‘Climate action is in the ethos of our work so it’s amazing to be recognised for what we’ve done’
Granville Eco Park (GECO) launched in 2014 and today has the largest Anaerobic Digestion (AD) facility of its kind in NI.
Based in Dungannon the plant uses new technology to efficiently process and treat food waste, breaking down this material to create a range of products including renewable electricity, a natural fertiliser and a sustainable fuel called biomethane —suitable for use in CNG vehicles and transported to customers for their own on-site energy generation.
With a total of 30 employees, the company strives to make a big impact, driving forward the zero waste and circular economy concept here.
With NI’s new draft energy strategy setting a target of 70% renewable energy generation by 2030, plus a need to achieve net-zero carbon emissions by 2050, Granville will continue help to establish greener routes for energy, transport, food waste management, agriculture, food manufacturing and beyond — continuing to provide an unbeatable circular economy experience in the waste sector.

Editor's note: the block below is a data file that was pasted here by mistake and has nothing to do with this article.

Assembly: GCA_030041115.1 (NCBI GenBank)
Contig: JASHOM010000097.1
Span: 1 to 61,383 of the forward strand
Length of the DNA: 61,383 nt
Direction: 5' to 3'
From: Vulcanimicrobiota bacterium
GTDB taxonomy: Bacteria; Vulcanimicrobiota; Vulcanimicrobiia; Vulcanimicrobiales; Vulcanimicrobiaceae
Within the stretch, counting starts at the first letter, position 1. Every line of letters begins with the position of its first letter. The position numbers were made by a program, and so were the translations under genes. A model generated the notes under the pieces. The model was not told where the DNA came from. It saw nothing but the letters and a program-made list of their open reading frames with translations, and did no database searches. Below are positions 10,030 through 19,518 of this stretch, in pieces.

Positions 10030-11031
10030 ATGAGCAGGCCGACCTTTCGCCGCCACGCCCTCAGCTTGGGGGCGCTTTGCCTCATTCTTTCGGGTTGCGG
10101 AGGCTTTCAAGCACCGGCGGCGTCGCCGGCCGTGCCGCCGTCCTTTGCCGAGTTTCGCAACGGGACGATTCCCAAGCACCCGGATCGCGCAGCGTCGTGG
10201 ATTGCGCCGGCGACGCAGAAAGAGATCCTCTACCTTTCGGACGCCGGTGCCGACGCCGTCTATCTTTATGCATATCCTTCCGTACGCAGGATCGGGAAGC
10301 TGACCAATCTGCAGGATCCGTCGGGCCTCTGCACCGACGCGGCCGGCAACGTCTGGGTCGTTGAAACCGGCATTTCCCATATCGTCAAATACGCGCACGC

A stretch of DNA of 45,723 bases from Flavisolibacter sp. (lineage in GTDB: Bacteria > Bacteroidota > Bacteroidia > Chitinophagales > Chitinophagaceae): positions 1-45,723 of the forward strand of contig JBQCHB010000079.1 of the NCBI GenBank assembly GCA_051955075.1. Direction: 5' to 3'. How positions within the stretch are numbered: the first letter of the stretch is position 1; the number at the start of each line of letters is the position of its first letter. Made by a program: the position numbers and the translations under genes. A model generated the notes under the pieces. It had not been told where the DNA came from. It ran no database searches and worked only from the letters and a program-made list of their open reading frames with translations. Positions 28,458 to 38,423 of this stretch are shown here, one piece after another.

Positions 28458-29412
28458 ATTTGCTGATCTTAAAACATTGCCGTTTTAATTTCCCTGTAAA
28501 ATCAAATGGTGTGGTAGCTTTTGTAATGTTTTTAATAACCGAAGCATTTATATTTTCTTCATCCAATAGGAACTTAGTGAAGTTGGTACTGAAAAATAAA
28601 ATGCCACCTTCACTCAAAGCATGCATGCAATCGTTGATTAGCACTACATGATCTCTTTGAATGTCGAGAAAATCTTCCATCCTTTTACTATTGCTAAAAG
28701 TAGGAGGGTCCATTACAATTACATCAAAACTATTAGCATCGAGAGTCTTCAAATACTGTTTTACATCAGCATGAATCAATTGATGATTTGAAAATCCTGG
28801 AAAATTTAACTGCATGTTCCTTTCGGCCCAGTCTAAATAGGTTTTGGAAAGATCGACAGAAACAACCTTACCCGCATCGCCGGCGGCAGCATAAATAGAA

Since opening it has created enough renewable electricity to power over 50,000 average households for a year. At April 1, 2021, it had diverted a total of 390,000 tonnes of food waste from landfill; helping NI reach its targets within The Food Waste Regulations (NI) 2015 and preventing the release of 204,000 tonnes of CO2 emissions from entering our atmosphere.
Food waste in landfill creates methane gas. Granville’s process collects that methane and utilises it to its maximum potential with its products and services.
David McKee, chief technical officer, Granville Eco Park said: “Climate action is in the ethos of our company and we’re only starting out so it’s amazing to be recognised for what we’ve achieved. Climate action is very important and we, as a company, feel it’s important to implement changes.”